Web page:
The Egyptian Drug Authority (EDA) announced in a statement on Thursday that it was safe to use the painkiller Ibuprofen to treat symptoms brought on by coronavirus (COVID-19), after reports spread on social media about the potential harmful effects of Ibuprofen on people with the virus.
EDA quoted several international regulatory bodies, including the European Medicines Agency (EMA) and the NHS Business Services Authority, as stating no scientific evidence that prevented the use of Ibuprofen in the treatment of the COVID 19 symptoms.
However, the EDA report stated that it was preferable to use Paracetamol (better known by its trade name of Tylenol or Panadol) to treat pain and reduce fever, according to the NHS and France’s ANSM medicine agency.
The statement, quoting the EMA, said that all available treatments should be taken into account in the event of a COVID-19 infection, including Paracetamol as well as nonsteroidal anti-inflammatory drugs (NSAIDs) used for treating pain, fever, and inflammation, like Ibuprofen.
It is preferable to use Paracetamol as a first choice before using NSAIDs, such as Ibuprofen, but there is currently no study indicating that NSAIDs should not be used to treat flu and coronavirus symptoms, except for the case of aspirin in children, the statement said.
EDA appealed to citizens to consult health service providers for more information and to take all necessary precautions to prevent the spread of the novel respiratory illness, which usually causes mild or moderate symptoms but can lead to more severe illness in older adults or individuals with pre-existing health conditions.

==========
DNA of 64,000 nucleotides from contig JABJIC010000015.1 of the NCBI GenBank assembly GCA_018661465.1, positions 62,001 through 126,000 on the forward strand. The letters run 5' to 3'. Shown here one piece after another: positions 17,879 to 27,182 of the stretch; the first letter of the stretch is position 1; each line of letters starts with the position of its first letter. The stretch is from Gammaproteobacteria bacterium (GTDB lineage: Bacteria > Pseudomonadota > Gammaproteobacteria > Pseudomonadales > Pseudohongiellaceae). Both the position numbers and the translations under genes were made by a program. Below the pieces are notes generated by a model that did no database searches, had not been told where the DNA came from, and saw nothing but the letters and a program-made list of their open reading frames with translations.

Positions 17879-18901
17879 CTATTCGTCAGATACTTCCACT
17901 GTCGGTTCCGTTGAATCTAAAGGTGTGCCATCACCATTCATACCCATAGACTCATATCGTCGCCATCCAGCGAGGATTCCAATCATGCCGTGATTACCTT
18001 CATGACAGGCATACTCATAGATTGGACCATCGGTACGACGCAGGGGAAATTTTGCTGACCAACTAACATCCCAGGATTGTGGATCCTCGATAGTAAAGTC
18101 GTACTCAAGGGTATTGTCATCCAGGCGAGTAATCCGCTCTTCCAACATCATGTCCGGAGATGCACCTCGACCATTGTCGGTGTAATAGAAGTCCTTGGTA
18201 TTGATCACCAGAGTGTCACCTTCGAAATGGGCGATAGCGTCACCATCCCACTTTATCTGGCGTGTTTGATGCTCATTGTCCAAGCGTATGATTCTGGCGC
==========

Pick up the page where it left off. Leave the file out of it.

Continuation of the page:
Dr. Anthony Fauci, director of the National Institute of Allergy and Infectious Diseases in the United States, said on Wednesday that there is little evidence that Ibuprofen would worsen coronavirus symptoms, after France’s Health Minister tweeted out a warning on March 14 urging citizens to avoid using Ibuprofen to treat fevers and pain associated with influenza and coronavirus, urging them instead to use Paracetamol.
The World Health Organization (WHO) stated it does not recommend against Ibuprofen either, confirming it could find no evidence suggesting harmful effects.
There have been over 230,000 confirmed cases of coronavirus worldwide and upwards of 10,000 deaths.
On Thursday, the death toll from the virus in Italy surpassed that of Wuhan, the former epicenter of the outbreak, as Italian authorities announced another 427 fatalities in one day, raising the country’s toll to 3,405.